Davis? He’s currently serving an indefinite suspension by the NFL. Yes, the Patriots signed the aforementioned Browner, who also has a suspension to serve this year, but the team already knew it was a finite one (four games to start the regular season). Davis is a talented player with a troubled past (look it up) and an uncertain future. Not the kind of person I would want this team to bring in under any circumstances.
Erik Scalavino

We hear a lot about a great route runner. For example, RG111 said that TE Jordan Reed is a great route runner. Please define that and who would you say is the best on the Pats? Thanks.
Russell Forey

From its roots as a game of brute force, American football has grown into of precision. Yes, the players are much bigger and stronger than ever, but in today’s game, technique and minute details in execution can make more of a difference than pure speed and/or strength. As a result, offenses have become more and more reliant on “timing” patterns, where a QB is throwing not always to a player, but to a spot on the field where that player is supposed to end up when the ball arrives there. Great route runners, therefore, are those that can run the route they’re supposed to with the kind of precision needed to be in the right spot.

For example, if the ball is on the offense’s 26-yard line, and a particular pass pattern calls for the receiver to run 7 yards, then cut to the inside, a great route runner would cut off his route at the 33… not the 32 or the 34… because that’s where his QB expects him to be. What’s more, if the route calls for a sharp cut – think 90-degree angles – and the player “rounds” that corner, he’ll be drifting off by a matter of a few feet, but that may be just enough to throw the timing of the pattern entirely off and result in an incompletion or even an interception.

Great route runners also have instincts and can read the QB’s mind. For instance, say it’s 3rd-and-8, and the play call has that receiver running the 7-yard in-pattern we talked about. Obviously, if he makes the catch, he’s still a yard short of the first down. A good receiver knows that in certain situations, like these, he has to get to the first-down marker, at least. And if the defense is hanging back a bit, it might make more sense for the receiver to adjust his pattern here to pick up the first down. A good QB will anticipate this and either signal to the receiver to do this, or notice what the defense is giving him after the snap and expect his receiver to compensate. Good route runners can do this more often than not.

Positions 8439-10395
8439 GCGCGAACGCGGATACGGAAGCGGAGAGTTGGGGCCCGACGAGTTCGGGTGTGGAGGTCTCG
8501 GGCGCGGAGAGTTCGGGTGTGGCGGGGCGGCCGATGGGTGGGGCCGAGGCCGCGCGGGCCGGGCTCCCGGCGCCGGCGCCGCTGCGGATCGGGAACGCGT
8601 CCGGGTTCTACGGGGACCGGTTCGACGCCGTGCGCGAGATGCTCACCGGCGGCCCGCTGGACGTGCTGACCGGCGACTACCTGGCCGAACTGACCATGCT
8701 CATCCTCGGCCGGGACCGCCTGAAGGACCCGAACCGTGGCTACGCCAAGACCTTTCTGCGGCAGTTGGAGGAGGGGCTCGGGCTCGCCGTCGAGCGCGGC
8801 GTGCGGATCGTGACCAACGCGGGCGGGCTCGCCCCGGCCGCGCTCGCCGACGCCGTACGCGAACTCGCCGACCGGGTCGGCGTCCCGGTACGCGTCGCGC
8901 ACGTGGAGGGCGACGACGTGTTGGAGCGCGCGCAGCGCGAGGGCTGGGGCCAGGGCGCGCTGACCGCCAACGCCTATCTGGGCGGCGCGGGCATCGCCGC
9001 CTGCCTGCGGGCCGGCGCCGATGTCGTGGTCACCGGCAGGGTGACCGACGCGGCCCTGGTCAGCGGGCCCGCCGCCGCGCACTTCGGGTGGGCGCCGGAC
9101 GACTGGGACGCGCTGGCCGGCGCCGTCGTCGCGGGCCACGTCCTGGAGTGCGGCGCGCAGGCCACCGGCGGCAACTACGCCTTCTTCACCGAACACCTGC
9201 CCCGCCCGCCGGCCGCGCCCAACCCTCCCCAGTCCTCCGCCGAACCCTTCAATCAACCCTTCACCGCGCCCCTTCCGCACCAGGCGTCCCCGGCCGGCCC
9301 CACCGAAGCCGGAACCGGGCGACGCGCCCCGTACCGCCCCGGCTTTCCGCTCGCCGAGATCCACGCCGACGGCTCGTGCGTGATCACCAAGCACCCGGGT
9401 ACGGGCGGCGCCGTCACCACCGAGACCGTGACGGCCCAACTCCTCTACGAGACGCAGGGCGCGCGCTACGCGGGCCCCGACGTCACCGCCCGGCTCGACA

On the Patriots, I’d say Gronk is a tremendous route-runner, followed closely by Julian Edelman.
Erik Scalavino

Hey, big time fan of you guys and I'm a huge Pats fan and I live in Michigan! Okay I was having this debate with my friend and I was wondering if you guys could give me your opinion. Who do you think is better on the field when healthy? Rob Gronkowski or Calvin Johnson? Thanks!
Tim Adams

Wow, great question, Tim. Very difficult to choose sides here. I’ve seen both players in person and am impressed by both. I’ll give a very slight edge to Gronk because I’ve never seen a defense be able to shut him down, even with double teams. Johnson usually can beat the double team, too, but if you take Johnson out of the Lions offense, they can still move the ball. Gronk’s impact on the Patriots offense is undeniable. Plus, as great a pass catcher as Gronk is, he’s equally skilled as a run-blocker.

Don’t get me wrong, I would LOVE to have Calvin Johnson on in Foxborough. He’s one of the best receivers in the game today and a difference-maker on any offense. But if you ask me to pick one or the other, assuming they’re both perfectly healthy, I’d have to go with Gronk.
Erik Scalavino